Scotland Announces Plan To Ban Single-Use Vapes

Scotland Announces Big Plan to Ban Single-Use Vapes in 2025

The ban on the sale and supply of single-use vapes in Scotland is due to come into effect on April 1st 2025 under proposed government legislation, following recommendation from the UK-wide consultation in 2023 on ‘Creating a Smokefree Generation and Tackling Youth Vaping’. Elfbar and other vape brands have already begun planning for the ban on disposables.

The draft legislation is being taken forward in Scotland using the powers under the Environmental Protection Act 1990 and is open for consultation until March 8th. To provide confidence and trust for businesses and customers, the governments within the UK have cooperated to agree on a date for when the ban comes into force.

Lorna Slater, Circular Economy Minister has provided reasoning for the draft legislation: “Legislating to ban the sale and supply of single-use vapes fulfils a Programme for Government commitment to reduce vaping among non-smokers and young people and take action to tackle their environmental impact.

“The public consultation demonstrated that there is strong support for tougher action on vaping. From causing fires in waste facilities to more than 26 million disposable vapes being consumed and thrown away in Scotland in the past year, single-use vapes are a threat to our environment as well as to our public health.

“These proposed changes to the law demonstrate our absolute commitment to further improve the well-being of communities and protecting our beautiful natural environment.”

In the past, the Environmental Protection Act 1990, has been used to ban other items such as microbeads, cotton buds and single-use plastic. Regulations will be introduced to the Scottish Parliament before the summer.

The Scottish Government will “continue to work with the UK Government and other nations in relation to the ban on disposable vapes, including addressing the need for any exclusion from the UK Internal Market Act through the Resources and Waste Common Framework.”

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Sheila Duffy,
Chief Executive of ASH Scotland
supports the announcement

Action on Smoking and Health (ASH) accepted the announcement. Chief Executive of ASH Scotland, Sheila Duffy, said: “Disposable recreational e-cigarettes are the product of choice for the majority of youngsters who vape so the Scottish Government’s announcement today giving details of its ban is a major step forward towards halting the alarming huge upsurge of children and young people vaping.

“The World Health Organisation (WHO) has called on governments to take urgent regulatory actions to protect children from harms caused by vaping, following mounting evidence of adverse health impacts, and studies consistently showing that young people who use e-cigarettes are up to three times greater risk of starting to smoke tobacco.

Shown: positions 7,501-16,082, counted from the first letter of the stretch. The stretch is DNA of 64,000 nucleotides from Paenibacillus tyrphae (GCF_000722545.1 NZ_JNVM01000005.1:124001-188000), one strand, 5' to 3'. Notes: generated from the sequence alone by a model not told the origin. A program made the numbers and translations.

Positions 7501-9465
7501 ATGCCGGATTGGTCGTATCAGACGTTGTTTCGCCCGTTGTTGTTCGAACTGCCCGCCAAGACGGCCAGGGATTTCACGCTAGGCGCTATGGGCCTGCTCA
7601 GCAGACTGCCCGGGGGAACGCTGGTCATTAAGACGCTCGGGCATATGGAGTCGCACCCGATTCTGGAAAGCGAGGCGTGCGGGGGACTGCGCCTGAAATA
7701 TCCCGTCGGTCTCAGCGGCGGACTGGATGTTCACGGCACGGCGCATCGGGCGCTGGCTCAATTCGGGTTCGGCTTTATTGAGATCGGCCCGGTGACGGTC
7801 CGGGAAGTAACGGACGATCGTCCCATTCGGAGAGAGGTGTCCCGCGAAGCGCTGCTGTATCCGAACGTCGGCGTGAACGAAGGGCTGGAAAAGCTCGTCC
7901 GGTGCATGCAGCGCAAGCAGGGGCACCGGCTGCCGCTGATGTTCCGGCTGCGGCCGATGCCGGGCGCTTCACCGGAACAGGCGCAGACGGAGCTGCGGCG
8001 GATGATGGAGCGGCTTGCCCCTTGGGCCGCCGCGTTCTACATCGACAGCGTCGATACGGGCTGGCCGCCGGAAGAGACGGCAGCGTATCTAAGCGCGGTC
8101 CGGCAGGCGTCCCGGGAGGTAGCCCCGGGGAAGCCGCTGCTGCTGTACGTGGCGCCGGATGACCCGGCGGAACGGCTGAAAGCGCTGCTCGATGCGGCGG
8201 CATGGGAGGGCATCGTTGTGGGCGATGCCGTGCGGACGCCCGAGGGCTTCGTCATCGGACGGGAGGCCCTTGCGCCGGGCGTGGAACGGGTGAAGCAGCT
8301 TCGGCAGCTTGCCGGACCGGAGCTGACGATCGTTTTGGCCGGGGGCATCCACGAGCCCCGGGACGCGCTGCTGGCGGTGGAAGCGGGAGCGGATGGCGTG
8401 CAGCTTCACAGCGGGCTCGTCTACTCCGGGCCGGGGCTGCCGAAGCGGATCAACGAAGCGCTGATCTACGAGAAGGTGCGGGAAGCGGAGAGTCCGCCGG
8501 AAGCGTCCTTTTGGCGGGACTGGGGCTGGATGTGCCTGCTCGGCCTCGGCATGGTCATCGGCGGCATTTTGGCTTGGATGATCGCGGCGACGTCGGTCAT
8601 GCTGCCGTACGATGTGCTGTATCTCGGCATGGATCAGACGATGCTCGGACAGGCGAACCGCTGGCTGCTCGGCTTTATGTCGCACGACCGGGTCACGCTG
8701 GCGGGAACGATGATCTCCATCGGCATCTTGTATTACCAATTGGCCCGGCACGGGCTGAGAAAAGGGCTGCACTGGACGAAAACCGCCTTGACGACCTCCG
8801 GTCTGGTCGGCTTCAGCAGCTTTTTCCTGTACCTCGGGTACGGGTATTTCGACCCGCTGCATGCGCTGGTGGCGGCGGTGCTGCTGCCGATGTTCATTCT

“With most disposable vaping products containing high levels of nicotine, which is extremely addictive, as well as toxic chemicals that have not been safety tested for inhalation and can damage lung health, the ban is both urgent and necessary to protect the health of children now and future generations.

“We thank the Scottish Government for taking this vital regulatory action after listening to young people, parents, teachers and other Ban Disposable Vape campaigners who are expressing deep concerns about the impacts these health and environmental harming products are having on society.”

However, the Association of Convenience Stores (ACS) aren’t as keen on the announcement. Executive Chief, James Lowman said, “The Scottish Government should not rush to implement the disposable vapes ban without proper consultation with industry and a clear understanding of the impact the illicit vaping market that already accounts for one third of the overall UK vaping market. The lack of a published impact assessment reveals the scant consideration of how vapers will respond to this change in the law, and how it will swell the already huge market in illicit vapes.

“We need a clear plan in place for communicating this policy change to consumers without undermining smoke free targets, as our reach also suggests that 8% of disposable vapes users will return to tobacco products when the ban is introduced.”

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“Mounting concern about the rapid rise of vaping among children.”

In addition, the Scottish Government will also bring forward UK-wide plans to increase the age for purchasing tobacco, making it illegal for anyone born after January 1st 2009 to buy the product. Smoking is responsible for more than 8,000 deaths a year in Scotland, and vapes are seen by many health professionals as a useful tool for helping adults quit. But there has been mounting concern about the rapid rise of vaping among children, many of whom might never consider smoking.

Refillable, reusable vapes will remain available alongside other tools for smoking cessation, including nicotine patches and medication.

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